PORT-AU-PRINCE, HAITI, DEC. 1 -- U.S. Embassy officials, guided by Washington's policy of support for Haiti's military government, were reluctant to conclude, despite a wealth of troubling information they received last week, that the armed forces would fail to protect voters in the elections Sunday.

Briefings with U.S. officials during the past two days have provided a picture of an adequately connected embassy gathering detailed local information but hampered from reacting by hopes that the Army could be trusted and by a surprising lack of leverage.

The elections collapsed Sunday amid a campaign of terrorist killing by allies of the fallen Duvalier dictatorship. The U.S. Embassy, headed by Ambassador Brunson McKinley, supported both the ruling National Government Council, headed by Gen. Henri Namphy, and the independent electoral council that he dissolved Sunday.

"I'm sure we had accurate information. Where we erred was in projecting it adequately," a U.S. official acknowledged today.

In a briefing only two days before Sunday's disrupted vote, an embassy political officer said there was "no indication" that either the government council or the Army would fail to respect the balloting and its results.

The officer also said Friday that the armed forces, of which Namphy this month named himself commander-in-chief, did not provide urgently requested helicopters to the electoral council because the council had not bothered to make a formal request. He based his assertion, he said, on what he was told by Army officers.

The electoral council frantically petitioned last week for the helicopters. The military's refusal to allow any helicopters to fly ballots and elections observers around Haiti was its first action in a concerted three-day effort over the weekend to subvert the election or, at least, stand by while terrorist gunmen disrupted it.

The political officer reportedly concluded privately only hours later that his interpretation was mistaken, but did not make his revised views known to reporters.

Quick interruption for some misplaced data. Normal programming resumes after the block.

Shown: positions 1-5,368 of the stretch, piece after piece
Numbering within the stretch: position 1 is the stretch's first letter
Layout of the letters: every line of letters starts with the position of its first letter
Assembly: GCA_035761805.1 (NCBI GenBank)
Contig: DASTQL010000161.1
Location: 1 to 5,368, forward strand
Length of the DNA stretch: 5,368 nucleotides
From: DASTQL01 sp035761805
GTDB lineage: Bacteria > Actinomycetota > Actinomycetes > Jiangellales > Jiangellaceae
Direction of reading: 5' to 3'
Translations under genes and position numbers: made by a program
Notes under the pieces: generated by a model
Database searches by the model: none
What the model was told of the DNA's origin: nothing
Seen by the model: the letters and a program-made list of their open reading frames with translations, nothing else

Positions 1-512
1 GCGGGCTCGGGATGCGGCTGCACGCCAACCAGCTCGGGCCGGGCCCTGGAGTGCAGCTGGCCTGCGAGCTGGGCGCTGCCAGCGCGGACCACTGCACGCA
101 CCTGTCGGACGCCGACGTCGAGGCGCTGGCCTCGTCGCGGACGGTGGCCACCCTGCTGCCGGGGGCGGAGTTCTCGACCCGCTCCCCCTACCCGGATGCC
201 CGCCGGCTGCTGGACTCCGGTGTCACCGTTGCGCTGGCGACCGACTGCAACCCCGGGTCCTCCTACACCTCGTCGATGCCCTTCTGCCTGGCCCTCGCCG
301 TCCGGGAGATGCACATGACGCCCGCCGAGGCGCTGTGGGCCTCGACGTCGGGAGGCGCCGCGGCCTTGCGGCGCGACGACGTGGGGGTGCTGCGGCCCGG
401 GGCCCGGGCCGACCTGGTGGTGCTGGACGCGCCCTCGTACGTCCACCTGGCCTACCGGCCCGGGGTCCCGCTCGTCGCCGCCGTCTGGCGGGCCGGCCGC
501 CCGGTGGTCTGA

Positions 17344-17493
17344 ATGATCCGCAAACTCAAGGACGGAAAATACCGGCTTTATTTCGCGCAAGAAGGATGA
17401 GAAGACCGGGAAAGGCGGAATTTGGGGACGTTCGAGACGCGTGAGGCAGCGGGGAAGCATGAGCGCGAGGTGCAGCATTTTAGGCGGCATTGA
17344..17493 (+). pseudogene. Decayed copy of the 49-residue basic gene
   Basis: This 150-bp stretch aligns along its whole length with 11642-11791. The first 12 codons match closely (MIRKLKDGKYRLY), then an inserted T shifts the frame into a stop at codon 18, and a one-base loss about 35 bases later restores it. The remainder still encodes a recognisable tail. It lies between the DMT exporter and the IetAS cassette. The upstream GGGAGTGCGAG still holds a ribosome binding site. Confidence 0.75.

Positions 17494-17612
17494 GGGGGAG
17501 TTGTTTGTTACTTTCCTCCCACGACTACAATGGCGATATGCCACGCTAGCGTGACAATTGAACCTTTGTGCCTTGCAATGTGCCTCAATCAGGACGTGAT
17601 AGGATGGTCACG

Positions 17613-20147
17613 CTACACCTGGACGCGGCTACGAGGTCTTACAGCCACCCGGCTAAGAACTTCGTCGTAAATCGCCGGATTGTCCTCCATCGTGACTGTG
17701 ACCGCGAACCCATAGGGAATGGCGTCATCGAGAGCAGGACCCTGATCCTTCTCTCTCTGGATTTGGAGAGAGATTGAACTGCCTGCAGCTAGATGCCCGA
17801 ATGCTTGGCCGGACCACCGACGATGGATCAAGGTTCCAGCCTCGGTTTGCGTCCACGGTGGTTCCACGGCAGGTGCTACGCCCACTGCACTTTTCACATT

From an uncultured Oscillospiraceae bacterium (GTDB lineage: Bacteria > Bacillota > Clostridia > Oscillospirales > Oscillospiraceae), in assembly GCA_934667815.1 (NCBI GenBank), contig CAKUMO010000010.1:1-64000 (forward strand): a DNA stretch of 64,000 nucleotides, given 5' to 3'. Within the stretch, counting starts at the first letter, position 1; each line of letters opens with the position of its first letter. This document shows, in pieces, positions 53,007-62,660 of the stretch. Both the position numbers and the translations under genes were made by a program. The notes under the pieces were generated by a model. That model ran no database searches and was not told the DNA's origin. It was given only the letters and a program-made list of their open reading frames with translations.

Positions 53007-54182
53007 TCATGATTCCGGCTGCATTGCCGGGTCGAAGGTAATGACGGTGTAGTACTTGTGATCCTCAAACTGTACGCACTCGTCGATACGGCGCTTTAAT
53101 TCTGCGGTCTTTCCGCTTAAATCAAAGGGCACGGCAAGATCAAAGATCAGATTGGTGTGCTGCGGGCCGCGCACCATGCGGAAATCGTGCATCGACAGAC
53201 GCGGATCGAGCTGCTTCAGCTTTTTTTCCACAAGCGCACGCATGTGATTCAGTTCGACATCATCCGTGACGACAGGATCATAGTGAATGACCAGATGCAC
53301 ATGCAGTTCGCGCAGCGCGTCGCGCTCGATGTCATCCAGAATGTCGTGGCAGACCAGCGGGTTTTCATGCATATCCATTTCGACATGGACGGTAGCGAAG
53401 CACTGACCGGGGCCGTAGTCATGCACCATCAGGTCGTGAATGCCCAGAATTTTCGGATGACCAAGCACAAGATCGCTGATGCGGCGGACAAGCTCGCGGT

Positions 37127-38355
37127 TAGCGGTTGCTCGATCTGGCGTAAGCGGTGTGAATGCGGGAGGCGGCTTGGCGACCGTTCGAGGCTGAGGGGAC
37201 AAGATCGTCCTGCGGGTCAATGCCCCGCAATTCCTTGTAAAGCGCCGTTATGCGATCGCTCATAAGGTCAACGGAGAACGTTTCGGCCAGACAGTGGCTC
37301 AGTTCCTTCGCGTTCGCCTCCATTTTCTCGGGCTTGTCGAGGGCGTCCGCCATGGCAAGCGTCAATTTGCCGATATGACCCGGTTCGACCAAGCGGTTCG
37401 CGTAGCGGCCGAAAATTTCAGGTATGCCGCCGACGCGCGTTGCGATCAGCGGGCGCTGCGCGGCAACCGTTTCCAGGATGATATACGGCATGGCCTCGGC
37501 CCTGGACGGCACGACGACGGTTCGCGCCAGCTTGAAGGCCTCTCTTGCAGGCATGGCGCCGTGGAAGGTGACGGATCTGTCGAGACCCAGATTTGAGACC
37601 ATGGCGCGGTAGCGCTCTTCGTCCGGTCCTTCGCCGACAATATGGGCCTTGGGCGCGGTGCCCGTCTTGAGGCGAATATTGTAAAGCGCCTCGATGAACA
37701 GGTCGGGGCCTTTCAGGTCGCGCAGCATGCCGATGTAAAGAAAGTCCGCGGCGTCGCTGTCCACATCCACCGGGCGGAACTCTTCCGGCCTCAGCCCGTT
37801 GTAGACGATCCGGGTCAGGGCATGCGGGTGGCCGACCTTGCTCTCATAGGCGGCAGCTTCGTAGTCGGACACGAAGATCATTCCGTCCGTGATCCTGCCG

Also Friday, another of the embassy's three political counselors approached a New York Times reporter to dispute the veracity of his story reporting a roadblock set up on a main highway Thursday by armed Ton-Tons Macoutes, former members of a Duvalier militia. Thursday the Ton-Tons Macoutes were already threatening journalists and electoral officials at the roadblock, as Army and police troops looked on.

Other embassy officials reported that the armed forces commander in the north-central town of Gonaives near the roadblock was a well-known sponsor of local Ton-Tons Macoutes.

One political officer, when asked Sunday for help in rescuing American journalists trapped under Ton-Tons Macoutes' gunfire, advised going to the Haitian police, who had not appeared in the street during several hours of shooting.

But the embassy press officer, Jeffrey Lite, took his bulletproof van several times Sunday into areas where Ton-Tons Macoutes snipers were gunning for American journalists and pulled out the reporters.

"We received numerous assurances from the Haitian government the elections would come off," a U.S. official said today. "Our point of view was expressed many times that we held the government responsible for protecting the elections. Clearly they had other priorities that were more important than listening to a foreign power."

Canada and France also supported the electoral process.

U.S. officials said it had been a laborious task to rebuild U.S. influence with the government council after the 29-year isolationist Duvalier dynasty, ousted Feb. 7, 1986. Although Haiti suffers the most severe poverty in the hemisphere, the government council remained largely indifferent to a U.S. decision to nearly double U.S. economic aid to about $102 million in the past two years.

The Reagan administration frequently praised the sincerity of Namphy's commitment to democracy. The U.S. Congress, divided on the issue, provided only about $1.5 million in military aid to the 8,000-troop armed forces, for the purpose of peaceful crowd control training.

With commercial airline flights still irregular the U.S. Embassy today chartered a jet to fly out about 50 remaining American election observers.